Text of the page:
The Immortal Life of Henrietta Lacks



The book was awarded the National Academies Best Book of the Year Award,[3] the American Association for the Advancement of Science's Young Adult Science Book award,[4] and the Wellcome Trust Book Prize, awarded annually to an outstanding work of fiction or non-fiction on the theme of health and medicine.[5] It also won the Heartland Prize for non-fiction,[6] among others, including a Salon Book Award, and a 100 New York Times Notable Books of the Year. The paperback edition had spent 75 weeks on the New York Times Best Seller list.[7]

Critical reception

Critical reception was largely favorable. It was named a best book of the year by more than 60 media outlets, including New York Times, Oprah, NPR, and Entertainment Weekly.[8] Lisa Margonelli reviewing in The New York Times Book Review said:

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Skloot narrates the science lucidly, tracks the racial politics of medicine thoughtfully and tells the Lacks family’s often painful history with grace. She also confronts the spookiness of the cells themselves, intrepidly crossing into the spiritual plane on which the family has come to understand their mother’s continued presence in the world. Science writing is often just about “the facts.” Skloot’s book, her first, is far deeper, braver and more wonderful.[9]

Dwight Garner of The New York Times wrote:

I put down Rebecca Skloot’s first book, The Immortal Life of Henrietta Lacks, more than once. Ten times, probably. Once to poke the fire. Once to silence a pinging BlackBerry. And eight times to chase my wife and assorted visitors around the house, to tell them I was holding one of the most graceful and moving nonfiction books I’ve read in a very long time …It has brains and pacing and nerve and heart.[10]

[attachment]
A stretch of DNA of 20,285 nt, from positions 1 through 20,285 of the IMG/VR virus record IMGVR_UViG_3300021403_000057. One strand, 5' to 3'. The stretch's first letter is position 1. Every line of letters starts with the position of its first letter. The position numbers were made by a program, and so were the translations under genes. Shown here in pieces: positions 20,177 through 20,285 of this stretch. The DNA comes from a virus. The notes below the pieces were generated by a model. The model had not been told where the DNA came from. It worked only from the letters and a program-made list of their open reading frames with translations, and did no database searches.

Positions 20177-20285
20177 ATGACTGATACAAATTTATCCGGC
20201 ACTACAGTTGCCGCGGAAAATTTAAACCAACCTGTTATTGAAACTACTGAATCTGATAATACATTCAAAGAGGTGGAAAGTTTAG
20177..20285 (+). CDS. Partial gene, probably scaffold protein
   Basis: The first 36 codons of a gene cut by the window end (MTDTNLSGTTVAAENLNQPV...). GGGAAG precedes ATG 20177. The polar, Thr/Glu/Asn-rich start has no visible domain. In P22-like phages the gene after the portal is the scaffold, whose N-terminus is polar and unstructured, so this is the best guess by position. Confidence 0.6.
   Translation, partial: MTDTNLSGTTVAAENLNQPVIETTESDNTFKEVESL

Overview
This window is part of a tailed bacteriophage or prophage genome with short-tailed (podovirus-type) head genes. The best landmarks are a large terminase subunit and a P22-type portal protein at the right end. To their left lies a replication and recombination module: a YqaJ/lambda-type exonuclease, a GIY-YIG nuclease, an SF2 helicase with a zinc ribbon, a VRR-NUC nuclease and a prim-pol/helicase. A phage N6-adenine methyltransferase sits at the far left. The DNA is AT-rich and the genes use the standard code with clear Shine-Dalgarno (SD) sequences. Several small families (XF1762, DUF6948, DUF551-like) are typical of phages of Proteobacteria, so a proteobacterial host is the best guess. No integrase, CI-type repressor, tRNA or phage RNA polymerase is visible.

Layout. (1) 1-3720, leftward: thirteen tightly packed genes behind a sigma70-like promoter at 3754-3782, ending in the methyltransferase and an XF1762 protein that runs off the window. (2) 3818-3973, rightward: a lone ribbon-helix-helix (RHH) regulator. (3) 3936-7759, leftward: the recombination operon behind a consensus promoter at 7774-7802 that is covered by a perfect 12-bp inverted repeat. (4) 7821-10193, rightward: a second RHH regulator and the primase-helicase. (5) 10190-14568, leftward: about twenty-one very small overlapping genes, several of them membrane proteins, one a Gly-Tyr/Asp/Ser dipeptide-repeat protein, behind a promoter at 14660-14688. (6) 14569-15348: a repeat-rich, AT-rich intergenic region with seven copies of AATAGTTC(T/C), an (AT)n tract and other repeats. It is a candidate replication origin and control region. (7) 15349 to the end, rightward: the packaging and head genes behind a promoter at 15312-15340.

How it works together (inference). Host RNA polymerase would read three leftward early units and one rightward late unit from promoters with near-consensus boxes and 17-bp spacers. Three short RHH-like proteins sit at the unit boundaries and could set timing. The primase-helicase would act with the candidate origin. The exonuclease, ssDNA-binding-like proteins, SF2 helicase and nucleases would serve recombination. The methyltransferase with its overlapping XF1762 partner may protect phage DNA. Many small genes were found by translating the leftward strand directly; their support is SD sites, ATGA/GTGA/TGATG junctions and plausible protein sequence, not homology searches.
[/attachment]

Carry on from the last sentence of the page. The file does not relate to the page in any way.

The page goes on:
One reviewer for The New Atlantis, while mostly positive about the book, questioned its ethical arguments about tissue markets and informed consent involving scientists such as Chester M. Southam, and claimed to have found factual errors: one related to the role of HeLa cells in early space missions, and, another related to a statement in the book that says "if all HeLa cells ever grown could have been gathered on a scale, their total weight would have measured more than 50 million metric tons."[11] Skloot addresses this question on her website, where she explains how the 50 million metric tons figure was calculated, saying "That calculation was based on the way HeLa cells are known to divide (specifically how often they double their numbers) and the amount of time they’d been alive at the time the calculation was made." She clarifies that "it was a hypothetical calculation because that many cells couldn’t have been saved and put on a scale." She also says that the figures "were verified before the book went to press by the scientists who did the original calculations, and outside experts." [12]

Academic reception

The book was adopted as a common reading text at more than 125 universities and was widely taught in high school, undergraduate, graduate and doctoral classrooms.[8]

In September 2015, schools in Knox County, Tennessee were faced with demands from a parent that the book be removed from Knox County classrooms and libraries; the parent in question alleged that the scene in which Lacks discovered her tumor was depicted in a "pornographic" way.[13]

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